REVIEW: When the Men Were Gone by Marjorie Herrera Lewis
Autumn: 1944: For the folks of Brownwood, Texas, the only thing more important than winning the war is—football!
It’s a man’s game, until now…
Football is the heartbeat of Brownwood, Texas. Every Friday night for as long as assistant principal Tylene Wilson can remember, the entire town has gathered in the stands, cheering their boys on. Each September brings with it the hope of a good season and a sense of unity and optimism.
Now, the war has changed everything. Most of the Brownwood men over 18 and under 45 are off fighting, and in a small town the possibilities are limited. Could this mean a season without football? But no one counted on Tylene, who learned the game at her daddy’s knee. She knows more about it than most men, so she does the unthinkable, convincing the school to let her take on the job of coach.
Faced with extreme opposition—by the press, the community, rival coaches, and referees and even the players themselves—Tylene remains resolute. And when her boys rally around her, she leads the team—and the town—to a Friday night and a subsequent season they will never forget.
Dear Ms. Herrera Lewis,
I wasn’t quite sure what to expect from this book. Since it’s based on a true story (though Tylene Wilson became the head football coach of Daniel Baker College in Brownswood, Texas, during World War II), would it be inspiring? Depressing? Boring? An attempt to translate “Friday Night Lights” to World War II? Who knew but I opened it with high hopes.
Football in Texas is close to a religion with some high schools having stadium facilities which colleges would envy. In small towns, there’s often little else to do so hometown enthusiasm is high. But now it’s 1944 and as Tylene thinks, most of the males over 18 and under 45 are off fighting for their country. The town has suffered losses and there are enough gold star mothers including Tylene’s best friend. That woman’s son had been the football coach before enlisting and now the team is looking for a replacement as Tylene helps her friend bury her son and Tylene’s godson.
After scanning every name in the phone book and canvassing fellow teachers, Tylene might have a replacement. Moose is a former player but his wartime experiences have changed him. Tylene promises help – she’s devised and diagramed plays since she was small and watching games with her daddy – but things don’t look good.
The principal and many others are seriously considering cancelling the season but Tylene has seen that once before – in 1918 – and fights to avoid it. After all, President Roosevelt’s famous announcement for the country to “play ball” when suggested that major league baseball shut down, has inspired people. Tylene has another reason though. If there’s no football season, then the seniors might be tempted to quit school and enlist. The town doesn’t need to lose any more boys to death. Their time might come next year but for now, if she can keep them there, they won’t be facing the horrors of war just yet.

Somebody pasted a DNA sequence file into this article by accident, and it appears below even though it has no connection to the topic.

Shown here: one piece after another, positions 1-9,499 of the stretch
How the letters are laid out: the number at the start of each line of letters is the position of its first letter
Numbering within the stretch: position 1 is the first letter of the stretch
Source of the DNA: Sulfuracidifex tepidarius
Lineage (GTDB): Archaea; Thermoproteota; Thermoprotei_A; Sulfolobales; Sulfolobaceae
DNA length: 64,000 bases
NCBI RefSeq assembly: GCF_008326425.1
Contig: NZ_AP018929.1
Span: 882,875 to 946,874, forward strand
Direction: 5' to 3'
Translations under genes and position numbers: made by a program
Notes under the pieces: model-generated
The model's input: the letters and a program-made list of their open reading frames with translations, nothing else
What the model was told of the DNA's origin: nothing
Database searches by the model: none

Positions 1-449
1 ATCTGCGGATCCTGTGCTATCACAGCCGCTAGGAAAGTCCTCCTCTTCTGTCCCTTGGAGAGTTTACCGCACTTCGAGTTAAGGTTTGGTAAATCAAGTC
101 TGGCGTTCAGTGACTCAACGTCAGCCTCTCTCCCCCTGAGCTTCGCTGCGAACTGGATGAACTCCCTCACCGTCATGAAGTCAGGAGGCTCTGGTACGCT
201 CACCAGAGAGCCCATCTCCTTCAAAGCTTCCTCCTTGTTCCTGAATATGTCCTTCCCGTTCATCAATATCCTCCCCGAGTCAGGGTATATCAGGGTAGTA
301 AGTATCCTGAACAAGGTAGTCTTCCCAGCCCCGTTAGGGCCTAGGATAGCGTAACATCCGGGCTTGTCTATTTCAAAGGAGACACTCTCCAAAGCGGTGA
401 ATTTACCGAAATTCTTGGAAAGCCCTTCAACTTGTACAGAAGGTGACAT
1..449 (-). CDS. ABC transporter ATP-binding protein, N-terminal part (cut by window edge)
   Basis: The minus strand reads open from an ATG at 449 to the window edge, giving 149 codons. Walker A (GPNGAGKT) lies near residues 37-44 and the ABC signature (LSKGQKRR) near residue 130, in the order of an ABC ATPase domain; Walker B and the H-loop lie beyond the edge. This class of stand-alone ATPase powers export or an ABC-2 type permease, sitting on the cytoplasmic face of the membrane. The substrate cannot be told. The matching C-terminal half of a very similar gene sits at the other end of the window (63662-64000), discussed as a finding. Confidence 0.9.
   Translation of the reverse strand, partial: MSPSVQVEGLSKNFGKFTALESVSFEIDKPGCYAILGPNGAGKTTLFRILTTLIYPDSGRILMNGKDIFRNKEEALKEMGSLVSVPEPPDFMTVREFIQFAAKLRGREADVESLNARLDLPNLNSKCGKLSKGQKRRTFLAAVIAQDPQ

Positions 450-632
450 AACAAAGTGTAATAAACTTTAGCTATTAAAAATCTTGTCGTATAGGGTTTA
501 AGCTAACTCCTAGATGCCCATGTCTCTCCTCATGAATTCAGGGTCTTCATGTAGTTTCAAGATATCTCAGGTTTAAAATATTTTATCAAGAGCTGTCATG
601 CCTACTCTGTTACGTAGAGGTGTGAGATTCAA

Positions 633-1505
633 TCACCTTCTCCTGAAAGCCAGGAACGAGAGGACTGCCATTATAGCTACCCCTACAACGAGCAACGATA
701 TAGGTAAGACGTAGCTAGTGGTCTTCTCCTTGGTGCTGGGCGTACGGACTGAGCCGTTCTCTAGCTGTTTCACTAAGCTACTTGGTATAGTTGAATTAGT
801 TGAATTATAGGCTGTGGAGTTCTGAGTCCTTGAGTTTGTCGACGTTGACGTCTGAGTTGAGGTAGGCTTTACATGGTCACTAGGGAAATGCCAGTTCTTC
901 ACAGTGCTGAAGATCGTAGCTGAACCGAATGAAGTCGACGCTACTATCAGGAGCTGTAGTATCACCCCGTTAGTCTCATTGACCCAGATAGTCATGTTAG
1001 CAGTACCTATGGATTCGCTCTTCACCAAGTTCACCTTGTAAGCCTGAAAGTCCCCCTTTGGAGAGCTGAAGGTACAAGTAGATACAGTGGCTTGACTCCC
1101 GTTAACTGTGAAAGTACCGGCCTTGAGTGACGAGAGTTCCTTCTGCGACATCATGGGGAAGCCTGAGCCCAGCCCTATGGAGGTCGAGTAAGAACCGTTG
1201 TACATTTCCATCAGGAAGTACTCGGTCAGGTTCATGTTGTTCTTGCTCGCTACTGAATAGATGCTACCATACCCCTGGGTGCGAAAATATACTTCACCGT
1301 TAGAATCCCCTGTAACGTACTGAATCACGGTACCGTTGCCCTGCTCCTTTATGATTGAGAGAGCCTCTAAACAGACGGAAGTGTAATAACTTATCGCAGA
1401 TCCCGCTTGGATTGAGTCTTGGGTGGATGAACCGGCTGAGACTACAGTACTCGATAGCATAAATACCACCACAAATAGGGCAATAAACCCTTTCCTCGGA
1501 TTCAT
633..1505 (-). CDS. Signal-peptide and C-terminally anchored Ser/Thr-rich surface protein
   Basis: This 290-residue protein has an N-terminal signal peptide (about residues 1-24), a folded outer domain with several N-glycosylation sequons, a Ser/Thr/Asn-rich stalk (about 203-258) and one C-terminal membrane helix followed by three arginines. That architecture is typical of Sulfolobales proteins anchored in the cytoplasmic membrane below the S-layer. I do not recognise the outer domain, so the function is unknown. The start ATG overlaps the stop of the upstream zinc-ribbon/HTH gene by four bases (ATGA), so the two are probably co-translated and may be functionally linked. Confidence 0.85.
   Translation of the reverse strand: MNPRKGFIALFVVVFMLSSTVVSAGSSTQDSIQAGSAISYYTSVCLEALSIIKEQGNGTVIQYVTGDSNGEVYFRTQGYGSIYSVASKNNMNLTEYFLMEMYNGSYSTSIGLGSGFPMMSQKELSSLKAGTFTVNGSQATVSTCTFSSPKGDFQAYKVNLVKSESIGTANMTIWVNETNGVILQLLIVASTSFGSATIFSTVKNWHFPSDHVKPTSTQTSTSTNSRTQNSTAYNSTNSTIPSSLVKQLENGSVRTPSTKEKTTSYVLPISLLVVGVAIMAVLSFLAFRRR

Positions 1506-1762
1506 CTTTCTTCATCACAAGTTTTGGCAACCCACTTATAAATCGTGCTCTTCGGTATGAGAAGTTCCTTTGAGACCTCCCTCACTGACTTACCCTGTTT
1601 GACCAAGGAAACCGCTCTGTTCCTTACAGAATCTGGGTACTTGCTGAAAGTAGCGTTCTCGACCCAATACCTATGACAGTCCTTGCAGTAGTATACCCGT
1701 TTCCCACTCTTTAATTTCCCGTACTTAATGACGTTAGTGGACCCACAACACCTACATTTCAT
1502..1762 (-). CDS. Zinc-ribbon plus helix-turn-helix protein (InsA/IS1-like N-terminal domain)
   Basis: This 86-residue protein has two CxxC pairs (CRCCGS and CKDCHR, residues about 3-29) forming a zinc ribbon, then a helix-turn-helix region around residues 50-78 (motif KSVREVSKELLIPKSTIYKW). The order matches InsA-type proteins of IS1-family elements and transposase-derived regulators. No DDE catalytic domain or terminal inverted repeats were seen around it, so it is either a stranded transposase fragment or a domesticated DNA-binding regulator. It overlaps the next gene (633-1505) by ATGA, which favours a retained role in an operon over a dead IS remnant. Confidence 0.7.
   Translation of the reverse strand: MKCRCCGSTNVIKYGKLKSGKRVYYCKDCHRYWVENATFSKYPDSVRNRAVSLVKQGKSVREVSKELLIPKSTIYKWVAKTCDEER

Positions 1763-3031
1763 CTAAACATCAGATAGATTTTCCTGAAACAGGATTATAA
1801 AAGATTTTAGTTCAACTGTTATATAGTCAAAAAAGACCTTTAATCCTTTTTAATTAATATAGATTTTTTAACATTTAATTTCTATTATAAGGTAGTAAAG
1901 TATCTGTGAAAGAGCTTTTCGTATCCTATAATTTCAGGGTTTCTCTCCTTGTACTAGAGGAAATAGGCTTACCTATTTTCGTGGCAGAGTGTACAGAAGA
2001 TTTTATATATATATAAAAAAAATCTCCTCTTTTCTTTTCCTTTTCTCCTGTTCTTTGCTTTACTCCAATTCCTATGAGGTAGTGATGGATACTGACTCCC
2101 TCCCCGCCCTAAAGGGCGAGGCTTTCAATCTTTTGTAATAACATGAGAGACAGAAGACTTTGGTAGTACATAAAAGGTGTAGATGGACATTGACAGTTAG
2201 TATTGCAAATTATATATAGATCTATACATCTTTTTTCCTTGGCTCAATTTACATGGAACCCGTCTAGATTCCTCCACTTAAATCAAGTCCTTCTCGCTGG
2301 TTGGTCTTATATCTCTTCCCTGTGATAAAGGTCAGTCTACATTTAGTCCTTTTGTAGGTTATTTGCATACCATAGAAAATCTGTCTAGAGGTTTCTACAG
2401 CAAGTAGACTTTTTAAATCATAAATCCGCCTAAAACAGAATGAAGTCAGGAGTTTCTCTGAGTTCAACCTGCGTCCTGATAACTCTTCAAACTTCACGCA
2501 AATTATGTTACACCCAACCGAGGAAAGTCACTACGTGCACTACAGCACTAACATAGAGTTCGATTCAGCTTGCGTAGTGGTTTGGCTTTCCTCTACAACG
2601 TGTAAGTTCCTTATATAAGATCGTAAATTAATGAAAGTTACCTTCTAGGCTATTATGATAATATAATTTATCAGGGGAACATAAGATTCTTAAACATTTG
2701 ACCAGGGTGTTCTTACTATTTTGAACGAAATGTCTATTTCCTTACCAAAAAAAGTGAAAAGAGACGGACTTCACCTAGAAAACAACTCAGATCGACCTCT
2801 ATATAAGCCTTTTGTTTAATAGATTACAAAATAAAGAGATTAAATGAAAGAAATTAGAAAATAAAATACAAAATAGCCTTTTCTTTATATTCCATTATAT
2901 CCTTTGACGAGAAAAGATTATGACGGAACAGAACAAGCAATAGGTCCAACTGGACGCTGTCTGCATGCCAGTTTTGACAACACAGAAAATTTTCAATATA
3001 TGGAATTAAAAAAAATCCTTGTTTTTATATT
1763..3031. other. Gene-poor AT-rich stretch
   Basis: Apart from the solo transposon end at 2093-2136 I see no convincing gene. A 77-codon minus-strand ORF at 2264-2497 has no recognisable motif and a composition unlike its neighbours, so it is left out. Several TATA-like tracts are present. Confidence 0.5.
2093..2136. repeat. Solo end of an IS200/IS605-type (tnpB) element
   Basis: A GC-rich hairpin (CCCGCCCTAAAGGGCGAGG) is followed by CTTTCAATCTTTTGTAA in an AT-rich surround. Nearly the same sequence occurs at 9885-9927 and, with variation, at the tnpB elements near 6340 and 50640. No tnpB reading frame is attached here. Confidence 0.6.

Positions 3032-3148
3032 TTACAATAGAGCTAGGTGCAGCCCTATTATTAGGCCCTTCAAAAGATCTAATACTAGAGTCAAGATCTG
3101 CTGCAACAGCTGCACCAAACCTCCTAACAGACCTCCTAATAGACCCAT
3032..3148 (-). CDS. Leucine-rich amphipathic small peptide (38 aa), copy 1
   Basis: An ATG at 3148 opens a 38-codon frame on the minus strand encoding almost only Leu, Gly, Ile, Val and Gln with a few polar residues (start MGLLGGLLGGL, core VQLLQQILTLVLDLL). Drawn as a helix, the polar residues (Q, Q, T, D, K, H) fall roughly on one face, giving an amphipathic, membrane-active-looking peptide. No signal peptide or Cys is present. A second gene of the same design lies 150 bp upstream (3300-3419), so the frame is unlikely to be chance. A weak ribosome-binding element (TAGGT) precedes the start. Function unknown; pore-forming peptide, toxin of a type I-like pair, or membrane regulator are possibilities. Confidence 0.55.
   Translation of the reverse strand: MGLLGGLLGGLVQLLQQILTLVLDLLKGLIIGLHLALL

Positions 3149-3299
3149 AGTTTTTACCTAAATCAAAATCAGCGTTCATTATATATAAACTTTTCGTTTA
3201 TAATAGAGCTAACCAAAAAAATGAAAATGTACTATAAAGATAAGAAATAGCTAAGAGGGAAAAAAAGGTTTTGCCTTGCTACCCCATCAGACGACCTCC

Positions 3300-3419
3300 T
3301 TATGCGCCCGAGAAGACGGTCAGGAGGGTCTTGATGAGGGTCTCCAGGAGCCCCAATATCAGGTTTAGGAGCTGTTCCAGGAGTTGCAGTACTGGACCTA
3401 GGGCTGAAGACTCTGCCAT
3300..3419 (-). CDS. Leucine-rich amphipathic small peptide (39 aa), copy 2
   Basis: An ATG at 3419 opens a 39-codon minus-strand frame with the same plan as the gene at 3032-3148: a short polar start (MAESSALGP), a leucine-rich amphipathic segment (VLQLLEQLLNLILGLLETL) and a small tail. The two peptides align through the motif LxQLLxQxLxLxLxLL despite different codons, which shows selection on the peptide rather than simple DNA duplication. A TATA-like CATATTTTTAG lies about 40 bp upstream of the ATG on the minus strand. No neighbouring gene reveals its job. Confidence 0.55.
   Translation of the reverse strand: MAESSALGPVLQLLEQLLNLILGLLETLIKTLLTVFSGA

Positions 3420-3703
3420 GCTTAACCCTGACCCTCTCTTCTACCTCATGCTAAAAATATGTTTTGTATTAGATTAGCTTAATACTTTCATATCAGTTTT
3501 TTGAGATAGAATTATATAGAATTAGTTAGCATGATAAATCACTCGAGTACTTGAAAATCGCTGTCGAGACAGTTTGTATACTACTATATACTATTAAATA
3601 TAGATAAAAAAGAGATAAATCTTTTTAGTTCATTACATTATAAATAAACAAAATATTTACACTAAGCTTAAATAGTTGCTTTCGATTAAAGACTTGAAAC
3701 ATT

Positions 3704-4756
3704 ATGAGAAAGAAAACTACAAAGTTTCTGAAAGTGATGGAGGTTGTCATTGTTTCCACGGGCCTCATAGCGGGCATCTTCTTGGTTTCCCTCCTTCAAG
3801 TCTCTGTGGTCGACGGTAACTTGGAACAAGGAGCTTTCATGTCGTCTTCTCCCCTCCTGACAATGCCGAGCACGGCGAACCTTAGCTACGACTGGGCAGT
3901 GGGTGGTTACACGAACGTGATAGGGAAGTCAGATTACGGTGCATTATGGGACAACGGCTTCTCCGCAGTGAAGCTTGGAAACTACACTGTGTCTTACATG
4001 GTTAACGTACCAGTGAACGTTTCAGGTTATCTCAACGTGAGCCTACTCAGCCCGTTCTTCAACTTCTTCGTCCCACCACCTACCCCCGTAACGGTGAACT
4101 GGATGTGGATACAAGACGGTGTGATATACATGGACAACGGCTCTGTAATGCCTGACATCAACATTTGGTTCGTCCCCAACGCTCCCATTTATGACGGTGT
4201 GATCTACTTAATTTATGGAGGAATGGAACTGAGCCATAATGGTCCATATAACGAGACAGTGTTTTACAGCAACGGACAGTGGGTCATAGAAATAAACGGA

With time running out before the first game of the season, will Tylene find the courage to step up and take charge? Will her family and friends support her? Will the town? And most importantly, will the boys she’s fighting so hard for accept her as their coach?
The book starts with scenes of Tylene learning to love the game as a child, encouraged by her daddy and often treated as a pet by the other men in the stands after she announces what play should have been run and how. The men might chuckle but they also acknowledge that the little girl knows what she’s talking about. Fast forward to 1944 and it’s another story. Watching Tylene run up against the tired arguments to keep a woman out of a man’s world is discouraging. But she’s got guts and determination.
What might initially seem to be little more than an assistant principal trying to rally the town behind their beloved football team for town spirit and tradition is actually much more. They’ve all seen the coffins coming back and attended the funerals. Tylene has comforted friends grieving over the loss of sons and sees it still hurting families and in some cases tearing at the fabric of marriages. This is way beyond mere “the game must go on.” For Tylene has suffered her own loss and as she tells Moose, grieving mothers will try to make sure that boys have the chances their own sons will never have.
There’s (well obviously) a lot about the game, the plays and preparation that goes into coaching. A lot of that is beyond what I know so I might have speed read through those paragraphs but the details about life in Texas 75-100 years ago were vivid without being text book. The reason Tylene’s daddy taught her so much about the game and the way he and her mother think about her made me smile. The opening game is riveting and an eye opener for a whole lot of people. But the final tribute her players give her and the reason behind it made me cry. Tylene has strength and courage and shows you don’t mess with Texas women. B